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30 September 2011 ~

We've all had moments when we've just not felt in the right frame of mind to do something – washing-up, vacuuming or emptying the cat litter. So we can sympathise with Carlos Tévez's disinclination to play for Manchester City this week. Top-level football increasingly resembles a soap opera so the latest Tévez saga is likely to conclude with him coming off the bench to score a decisive goal at Old Trafford on October 23 while Kia Joorabchian sobs uncontrollably in the stands.

Badge of the week ~ Yeedzin Football Club, Bhutan
This is what there should be more of in badge design – evil super-villains. This super-villain, Aztec Owlhead Man, is one of the best because he can not only be vindictive and generally offish indoors but, just by spreading his massive daylight-shrouding wings, he may fly all over the place creating havoc. It's quite cold as you get higher too, so to fly around at 20,000 feet with no shirt on is definitely making a statement. The designers of Yeedzin's badge wanted to create an eldritch figure, so darkly awe-inspiring that visiting fans and players would instinctively make themselves small while keeping one eye on the exit.

Discarded ideas, deemed not frightening enough, included Mirror Appearing Man (suddenly appears behind you while you're brushing your teeth), Doctor's Receptionist Woman (disapproves you into a corner) and Nothing To Lose Man (a wiry but surprisingly effective individual armed only with an empty bottle of cooking sherry). Another one that made the short-list, Sublimino (he edges you towards a position of non-violence by dropping words such as "cot" and "breastmilk" into the conversation), proved too difficult to draw. This is a dramatic, a cinematic badge. And it beats the hell out of Manchester United's dinky little red devil. Cameron Carter

from Keith Round
"Just Play is the new video from the FA to encourage participation in football. It seems that the only well-known players they could find to take part were those with nothing better to do – the now-retired Robbie Savage and perpetually injured Rio Ferdinand."

The magazine Welsh Football is celebrating its 20th anniversary. To commemorate the event, here's an except from their report on the Mid-Wales Groundhop of August this year.

from Peter Phillips
"It had to happen: match reports which don't mention the match but use them as opportunities to write even more non-news about the celebrity teams in the Premier League. Second prize to Jamie Jackson, writing about Chelsea v Swansea in the Guardian on September 26. Jackson managed to mention Swansea in the penultimate line of a 22-column-inch piece which otherwise mused upon the problems of Fernando Torres, who was red carded, and Frank Lampard, who wasn't even playing.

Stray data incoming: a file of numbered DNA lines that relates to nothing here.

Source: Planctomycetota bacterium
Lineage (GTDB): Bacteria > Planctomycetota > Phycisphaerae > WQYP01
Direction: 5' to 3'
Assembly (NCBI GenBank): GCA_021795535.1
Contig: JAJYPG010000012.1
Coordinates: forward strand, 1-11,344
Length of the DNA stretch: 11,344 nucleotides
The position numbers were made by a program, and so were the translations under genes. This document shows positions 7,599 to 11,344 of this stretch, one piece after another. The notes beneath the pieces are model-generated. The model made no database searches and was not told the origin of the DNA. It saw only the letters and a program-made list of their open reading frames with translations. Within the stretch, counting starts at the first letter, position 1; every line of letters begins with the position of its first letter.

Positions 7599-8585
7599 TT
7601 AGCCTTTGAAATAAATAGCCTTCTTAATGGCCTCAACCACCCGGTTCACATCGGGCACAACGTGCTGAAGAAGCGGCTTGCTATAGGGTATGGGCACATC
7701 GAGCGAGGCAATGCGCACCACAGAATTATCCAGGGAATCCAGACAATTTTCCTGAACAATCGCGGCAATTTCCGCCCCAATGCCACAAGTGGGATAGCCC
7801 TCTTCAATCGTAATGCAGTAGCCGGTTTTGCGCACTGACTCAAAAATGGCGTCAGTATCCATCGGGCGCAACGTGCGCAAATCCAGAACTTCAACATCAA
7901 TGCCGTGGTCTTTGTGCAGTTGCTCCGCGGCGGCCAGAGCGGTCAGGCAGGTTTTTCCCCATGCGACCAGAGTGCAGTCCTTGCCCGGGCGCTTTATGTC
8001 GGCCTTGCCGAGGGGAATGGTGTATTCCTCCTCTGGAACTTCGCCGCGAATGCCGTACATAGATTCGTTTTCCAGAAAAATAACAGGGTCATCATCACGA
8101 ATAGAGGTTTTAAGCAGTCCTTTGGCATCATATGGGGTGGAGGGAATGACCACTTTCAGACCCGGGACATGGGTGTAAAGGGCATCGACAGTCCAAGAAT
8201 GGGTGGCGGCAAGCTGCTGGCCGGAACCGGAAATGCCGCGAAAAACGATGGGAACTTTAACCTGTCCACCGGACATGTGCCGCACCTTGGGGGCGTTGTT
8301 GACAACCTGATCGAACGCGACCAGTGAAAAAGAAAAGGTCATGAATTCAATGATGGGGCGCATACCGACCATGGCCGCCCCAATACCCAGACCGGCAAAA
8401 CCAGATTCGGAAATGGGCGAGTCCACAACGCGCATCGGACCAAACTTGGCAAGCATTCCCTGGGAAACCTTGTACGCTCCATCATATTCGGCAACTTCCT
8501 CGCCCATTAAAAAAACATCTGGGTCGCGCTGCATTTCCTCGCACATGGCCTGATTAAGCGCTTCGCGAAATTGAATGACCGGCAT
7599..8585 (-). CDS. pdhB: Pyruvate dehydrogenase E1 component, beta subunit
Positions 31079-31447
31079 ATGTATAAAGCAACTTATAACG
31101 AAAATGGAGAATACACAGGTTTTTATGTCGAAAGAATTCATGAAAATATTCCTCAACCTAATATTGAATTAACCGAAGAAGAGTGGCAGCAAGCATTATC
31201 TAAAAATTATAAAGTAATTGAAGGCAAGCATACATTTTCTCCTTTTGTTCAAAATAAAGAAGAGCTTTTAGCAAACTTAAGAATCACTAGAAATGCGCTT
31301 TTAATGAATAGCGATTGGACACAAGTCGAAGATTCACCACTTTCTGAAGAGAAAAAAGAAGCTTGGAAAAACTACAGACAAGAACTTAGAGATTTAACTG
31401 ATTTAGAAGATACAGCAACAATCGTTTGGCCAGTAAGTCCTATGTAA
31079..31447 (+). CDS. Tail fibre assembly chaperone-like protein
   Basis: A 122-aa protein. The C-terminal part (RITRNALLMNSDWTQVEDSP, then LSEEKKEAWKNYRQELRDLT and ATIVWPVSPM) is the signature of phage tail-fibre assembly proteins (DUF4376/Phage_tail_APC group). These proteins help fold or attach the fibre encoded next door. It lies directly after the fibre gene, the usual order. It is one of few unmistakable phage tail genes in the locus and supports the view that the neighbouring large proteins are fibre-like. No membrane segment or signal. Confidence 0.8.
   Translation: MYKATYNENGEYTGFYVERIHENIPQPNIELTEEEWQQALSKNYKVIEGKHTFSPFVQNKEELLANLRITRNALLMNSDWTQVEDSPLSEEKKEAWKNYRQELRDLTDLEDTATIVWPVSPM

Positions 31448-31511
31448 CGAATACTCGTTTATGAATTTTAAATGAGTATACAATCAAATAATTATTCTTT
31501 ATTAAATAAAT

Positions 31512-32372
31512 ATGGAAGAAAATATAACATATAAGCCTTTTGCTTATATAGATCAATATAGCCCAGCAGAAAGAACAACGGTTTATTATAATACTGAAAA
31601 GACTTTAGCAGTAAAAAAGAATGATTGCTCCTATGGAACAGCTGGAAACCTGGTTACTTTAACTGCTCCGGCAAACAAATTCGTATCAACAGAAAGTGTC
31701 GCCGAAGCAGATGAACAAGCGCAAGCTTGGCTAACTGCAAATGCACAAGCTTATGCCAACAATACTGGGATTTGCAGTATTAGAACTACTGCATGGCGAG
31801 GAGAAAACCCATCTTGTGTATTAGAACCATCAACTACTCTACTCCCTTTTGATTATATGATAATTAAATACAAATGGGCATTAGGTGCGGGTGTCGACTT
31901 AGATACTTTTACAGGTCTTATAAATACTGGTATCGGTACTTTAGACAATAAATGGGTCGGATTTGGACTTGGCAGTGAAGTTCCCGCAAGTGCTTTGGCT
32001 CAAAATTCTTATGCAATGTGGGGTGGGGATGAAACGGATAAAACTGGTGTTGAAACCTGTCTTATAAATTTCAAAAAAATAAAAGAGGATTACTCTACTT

First prize, though, to Tim Rich in the same issue who contrived 18 column inches which didn't even mention Wolves as Liverpool's opponents or the match itself. Still, it was nice to read that Ian Rush was in the directors' box and that Kenny Dalglish mentions Luis Suárez in his autobiography. I really wanted to know that."

from Richard Stewart
"Glenn Murray's scoring return to his former club Brighton has been commemorated on his Wikipedia entry, possibly by a Crystal Palace fan."

The questions at this press conference must have been tough – Uruguayan striker Walter Pandiani is sweating so much that his shirt changes colour.

Pelé has thrown his support behind those calling for major upheaval. He's expecting a Beautiful Revolution. In Covent Garden, on October 26, when he will be launching his sportswear line. There's a poem for the occasion – it may seem a tad clunky but that's only because he's furious.

Getting shirty Notable kits of yesteryear

Wimbledon home, 2002-04
The seemingly innocuous description of this shirt on the Classic Football Shirts website as "the last home shirt worn by Wimbledon FC" is perhaps more controversial than the author intended. While not physically relocated to Milton Keynes until 2004, the move itself was finally sanctioned in 2002, at which point the majority of disillusioned Wimbledon fans transferred their allegiance to the newly formed AFC Wimbledon. The identity crisis brought about by this schism is perfectly embodied in this shirt.

Wimbledon adopted a yellow and blue strip in 1978, the season after they joined the Football League. Around the same time the club adopted a new badge, based upon the crest of the London Borough of Merton, which had itself adorned the team's shirts since the 1920s. These colours and crest were still in evidence at the time the relocation was announced in 2001. The following season, lacking a sponsor and seeing a chance to promote the move, the club chose to emblazon the slogan GO MK across the front of the shirt. Within weeks the Royal College of Arms deemed the continued use of the borough arms by the club unlawful and a hastily created replacement badge, incorporating an eagle's head and the letters MK, was patched onto the shirts.

The club stumbled on at Selhurst Park, in their makeshift kit and in front of near-empty stands, until the season's end. They began the following season in Milton Keynes and in administration. By 2004 they had been rebranded the MK Dons, complete with new club colours and yet another new badge. Shane Simpson

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